Would SEO by any other name, still smell as sweet.

by Peter Young on November 17, 2008 · 0 comments

SEO in any ones book, seems to be in a purple patch. Certainly in the UK it appears to have gained traction into many mainstream organisations, and is now part of my FTSE 250 and Fortune 500 organisations marketing strategies. However it unfortunately is still tainted by a dark undercurrent of black hat SEO’s and link spammers which continue to create some negative association with the profession – whether that is justified or not justified is another question.

However it is a couple of posts that have been made that have got me thinking, namely Rand Fishkin’s 8 ways to buy links without ‘buying links’ and Chris Hart’s ‘What if SEO was spelled TSA’

Indeed Rand’s post is indicative of just what a different beast SEO has become. ‘Traditional’ forms of marketing such as Online PR play a far more important role in SEO than ever before – not just from a linkage perspective, but also in terms of branding and standalone traffic acquisition tools – with social media bringing a facet of marketing not previously available to marketeers (either online or offline) to the table.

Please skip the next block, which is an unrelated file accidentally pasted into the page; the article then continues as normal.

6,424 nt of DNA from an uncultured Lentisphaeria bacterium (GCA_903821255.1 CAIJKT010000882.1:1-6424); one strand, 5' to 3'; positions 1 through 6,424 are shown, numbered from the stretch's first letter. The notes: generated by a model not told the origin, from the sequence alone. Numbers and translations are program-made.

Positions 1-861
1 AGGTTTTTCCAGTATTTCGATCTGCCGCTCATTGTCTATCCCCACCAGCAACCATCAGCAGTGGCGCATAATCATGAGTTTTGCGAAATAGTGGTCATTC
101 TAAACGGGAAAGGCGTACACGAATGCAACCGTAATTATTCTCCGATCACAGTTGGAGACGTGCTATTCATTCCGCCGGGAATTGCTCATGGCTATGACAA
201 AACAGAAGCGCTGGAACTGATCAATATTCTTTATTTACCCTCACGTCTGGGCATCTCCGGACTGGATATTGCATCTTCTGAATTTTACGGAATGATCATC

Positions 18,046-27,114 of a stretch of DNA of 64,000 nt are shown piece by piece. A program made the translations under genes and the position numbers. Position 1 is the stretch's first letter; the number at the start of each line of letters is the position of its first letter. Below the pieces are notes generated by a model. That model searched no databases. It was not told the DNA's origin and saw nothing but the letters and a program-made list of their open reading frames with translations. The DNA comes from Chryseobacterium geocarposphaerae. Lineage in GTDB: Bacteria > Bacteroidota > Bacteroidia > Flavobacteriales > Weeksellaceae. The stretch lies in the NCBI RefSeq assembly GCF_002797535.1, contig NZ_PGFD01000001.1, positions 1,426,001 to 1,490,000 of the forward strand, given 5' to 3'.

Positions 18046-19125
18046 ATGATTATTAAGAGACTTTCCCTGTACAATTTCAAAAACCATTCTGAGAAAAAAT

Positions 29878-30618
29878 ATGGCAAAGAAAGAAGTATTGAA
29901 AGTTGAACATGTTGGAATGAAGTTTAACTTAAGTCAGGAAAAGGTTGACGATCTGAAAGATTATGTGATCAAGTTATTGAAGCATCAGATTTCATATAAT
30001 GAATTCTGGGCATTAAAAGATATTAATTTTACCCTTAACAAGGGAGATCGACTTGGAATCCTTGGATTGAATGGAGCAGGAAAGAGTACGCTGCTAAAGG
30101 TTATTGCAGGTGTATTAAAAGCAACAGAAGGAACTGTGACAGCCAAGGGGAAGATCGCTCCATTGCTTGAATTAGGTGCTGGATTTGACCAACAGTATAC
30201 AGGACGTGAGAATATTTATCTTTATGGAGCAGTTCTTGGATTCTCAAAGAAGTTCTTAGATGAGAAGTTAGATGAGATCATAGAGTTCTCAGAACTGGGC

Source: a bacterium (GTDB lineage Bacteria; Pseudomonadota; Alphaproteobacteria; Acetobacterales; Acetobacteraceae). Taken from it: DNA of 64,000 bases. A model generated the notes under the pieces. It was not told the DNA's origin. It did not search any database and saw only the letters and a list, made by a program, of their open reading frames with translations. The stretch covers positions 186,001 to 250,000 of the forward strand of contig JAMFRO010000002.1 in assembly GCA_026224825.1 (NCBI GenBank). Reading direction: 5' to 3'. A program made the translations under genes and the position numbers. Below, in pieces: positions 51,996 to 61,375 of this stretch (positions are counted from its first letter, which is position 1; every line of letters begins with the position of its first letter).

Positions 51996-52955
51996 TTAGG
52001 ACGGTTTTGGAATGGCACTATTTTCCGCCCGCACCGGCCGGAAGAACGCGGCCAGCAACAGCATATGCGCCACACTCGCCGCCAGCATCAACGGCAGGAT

Just look at metrics for measurment these days. Gone are the days when rankings were the only way to measure SEO success. Blended search has certainly created food for thought here – as well as new channels for savvy marketeers to exploit. ‘SEO’ is far more tactical than ever. Online Brand Reputation for example should have ‘SEO’ at its heart, with brand exposure and coverage more important and high profile than ever.

Surely we (as search marketeers) have evolved from merely optimising for search engine rankings alone. Is search engine optimisation therefore the best term to describe what we do?  The term ‘search engine optimisation’ appears to have been around for around 11 years or so now (one of the earliest references I can find is fom David Stoddard from Frontiernet in August 1997) – however Danny Sullivan gives a great breakdown of this on the Search Engine Watch Forums. I would suggest SEO has changed significantly since then – lets face it Google was nowhere near the beast it has become, search marketing industry still in its infancy and social media just a glimmer on the horizon.

In the absence of any suitable replacements, bar ‘digital asset optimisation’ (coined by Lee Odden in 2007) it appears it is still here for a while, however one can’t help thinking whether SEO 3.0 could see a new beginning, and potentially a new name?

[ This post from Peter Young's blog contains only his personal opinions. ]

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